True for Us, True for Them

pexels-photo.jpgImagine you attend an all-day professional development course with a group of your teaching colleagues. You arrive and enter a large conference room with hundreds of other teachers. As the presentation starts, the leader of the conference instructs everyone to sit “criss-cross applesauce” on the floor for each presentation. What would you think? Terrible, right? And what if while doing that, you were asked to learn? Does that sound like a good learning environment for you?

Assuming you answered “no,” ask yourself this as an educator: would kids want to do that, sit in one position all day to learn? If it’s true for us, it’s for them. One of my professors in graduate school once posed this example to explain how we as teaching professionals often miss such a simple guiding principle: if it’s true for us, it’s true for them.

As teachers, we make hundreds of decisions every day. It’s exhausting. While not a catch-all, the true-for-us-true-for-them approach helps me make more purposeful decisions. Whether it’s planning an effective lesson or making a split-second decision while I’m teaching, I ask myself: how would I want to learn? What do I need in order to learn?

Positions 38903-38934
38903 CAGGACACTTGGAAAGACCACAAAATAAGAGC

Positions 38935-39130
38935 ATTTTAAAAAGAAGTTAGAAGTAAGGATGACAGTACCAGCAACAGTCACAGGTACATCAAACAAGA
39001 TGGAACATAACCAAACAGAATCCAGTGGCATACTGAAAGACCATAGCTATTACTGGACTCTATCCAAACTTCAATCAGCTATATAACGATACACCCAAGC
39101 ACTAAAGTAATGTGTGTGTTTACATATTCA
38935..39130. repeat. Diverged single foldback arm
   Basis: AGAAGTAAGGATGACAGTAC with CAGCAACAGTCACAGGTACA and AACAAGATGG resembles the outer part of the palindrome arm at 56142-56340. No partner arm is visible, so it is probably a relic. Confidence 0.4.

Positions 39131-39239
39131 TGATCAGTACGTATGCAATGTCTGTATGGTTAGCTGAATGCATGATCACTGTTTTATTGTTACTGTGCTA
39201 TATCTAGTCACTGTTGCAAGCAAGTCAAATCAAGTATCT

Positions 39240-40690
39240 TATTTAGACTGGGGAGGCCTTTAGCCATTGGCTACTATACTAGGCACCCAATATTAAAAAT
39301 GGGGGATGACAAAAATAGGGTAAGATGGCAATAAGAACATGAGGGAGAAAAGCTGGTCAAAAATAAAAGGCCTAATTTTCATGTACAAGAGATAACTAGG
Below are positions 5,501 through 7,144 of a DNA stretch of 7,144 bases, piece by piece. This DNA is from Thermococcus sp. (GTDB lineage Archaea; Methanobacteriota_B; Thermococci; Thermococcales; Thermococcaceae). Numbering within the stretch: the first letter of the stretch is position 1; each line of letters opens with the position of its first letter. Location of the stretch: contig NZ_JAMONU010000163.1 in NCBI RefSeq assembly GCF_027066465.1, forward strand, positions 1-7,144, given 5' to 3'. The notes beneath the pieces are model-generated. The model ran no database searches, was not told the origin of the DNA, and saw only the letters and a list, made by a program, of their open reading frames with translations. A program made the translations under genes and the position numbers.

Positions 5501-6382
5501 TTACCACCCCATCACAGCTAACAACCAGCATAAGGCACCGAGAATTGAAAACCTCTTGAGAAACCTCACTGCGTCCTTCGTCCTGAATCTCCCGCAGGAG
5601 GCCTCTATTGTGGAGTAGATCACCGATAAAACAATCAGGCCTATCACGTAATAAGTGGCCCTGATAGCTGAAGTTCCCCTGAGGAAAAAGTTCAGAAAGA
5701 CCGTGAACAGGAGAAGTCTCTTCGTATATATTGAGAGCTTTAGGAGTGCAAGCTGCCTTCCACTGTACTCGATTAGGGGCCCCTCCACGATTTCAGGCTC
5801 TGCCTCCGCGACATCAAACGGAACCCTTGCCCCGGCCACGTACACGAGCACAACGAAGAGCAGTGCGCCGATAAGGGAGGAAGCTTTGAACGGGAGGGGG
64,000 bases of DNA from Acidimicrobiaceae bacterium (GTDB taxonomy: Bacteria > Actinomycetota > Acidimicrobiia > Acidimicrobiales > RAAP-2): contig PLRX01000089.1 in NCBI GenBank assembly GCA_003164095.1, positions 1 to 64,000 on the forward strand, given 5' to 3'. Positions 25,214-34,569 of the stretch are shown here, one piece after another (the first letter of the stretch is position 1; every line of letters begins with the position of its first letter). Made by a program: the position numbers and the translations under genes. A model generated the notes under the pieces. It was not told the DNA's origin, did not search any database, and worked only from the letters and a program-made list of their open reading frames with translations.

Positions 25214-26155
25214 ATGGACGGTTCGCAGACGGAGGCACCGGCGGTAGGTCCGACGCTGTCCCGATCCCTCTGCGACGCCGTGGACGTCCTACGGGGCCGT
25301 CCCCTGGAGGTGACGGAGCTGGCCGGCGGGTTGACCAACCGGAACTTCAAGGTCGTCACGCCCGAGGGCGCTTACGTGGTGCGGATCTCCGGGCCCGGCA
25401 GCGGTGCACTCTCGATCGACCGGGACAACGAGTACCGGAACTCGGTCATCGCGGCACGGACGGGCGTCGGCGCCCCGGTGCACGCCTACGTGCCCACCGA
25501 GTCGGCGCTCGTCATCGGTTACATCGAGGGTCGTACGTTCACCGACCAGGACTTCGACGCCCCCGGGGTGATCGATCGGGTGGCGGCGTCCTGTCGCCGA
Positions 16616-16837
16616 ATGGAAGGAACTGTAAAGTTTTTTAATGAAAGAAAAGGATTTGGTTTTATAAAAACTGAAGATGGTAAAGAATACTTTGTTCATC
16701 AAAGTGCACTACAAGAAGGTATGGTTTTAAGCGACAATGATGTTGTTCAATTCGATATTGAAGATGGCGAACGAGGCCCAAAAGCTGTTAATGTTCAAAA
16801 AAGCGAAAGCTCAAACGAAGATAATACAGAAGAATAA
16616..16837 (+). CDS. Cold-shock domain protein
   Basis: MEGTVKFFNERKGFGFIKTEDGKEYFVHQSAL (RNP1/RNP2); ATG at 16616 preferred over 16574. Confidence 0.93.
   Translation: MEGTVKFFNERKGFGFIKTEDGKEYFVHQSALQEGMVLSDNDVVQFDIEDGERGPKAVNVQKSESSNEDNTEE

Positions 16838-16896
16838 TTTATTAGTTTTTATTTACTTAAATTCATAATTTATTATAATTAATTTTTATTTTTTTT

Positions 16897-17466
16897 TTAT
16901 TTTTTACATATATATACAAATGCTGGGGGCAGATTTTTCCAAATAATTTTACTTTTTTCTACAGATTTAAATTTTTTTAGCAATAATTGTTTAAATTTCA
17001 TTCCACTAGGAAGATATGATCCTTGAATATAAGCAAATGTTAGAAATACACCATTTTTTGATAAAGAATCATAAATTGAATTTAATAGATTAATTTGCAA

Here’s something I know to be true: I learn by trying and failing and then trying again. True for us, true for them. I learn through active, experiential learning rather than passive learning. True for us, true for them. I learn through collaborating with others. True for us, true for them. I learn by moving, thinking out loud, getting personalized feedback…true for us, true for them.

Now, think. What if we all took a few moments each day to reflect on this notion and then put it into practice? It’s possible that if you reflect on your own learning needs, it might provide insight into children’s learning needs.

Join me as I ask questions, seek to find answers, and build connections while I put myself in kids’ shoes. 

Connect with me via Twitter @InKidsShoes and @MrsGarwitz (my classroom account).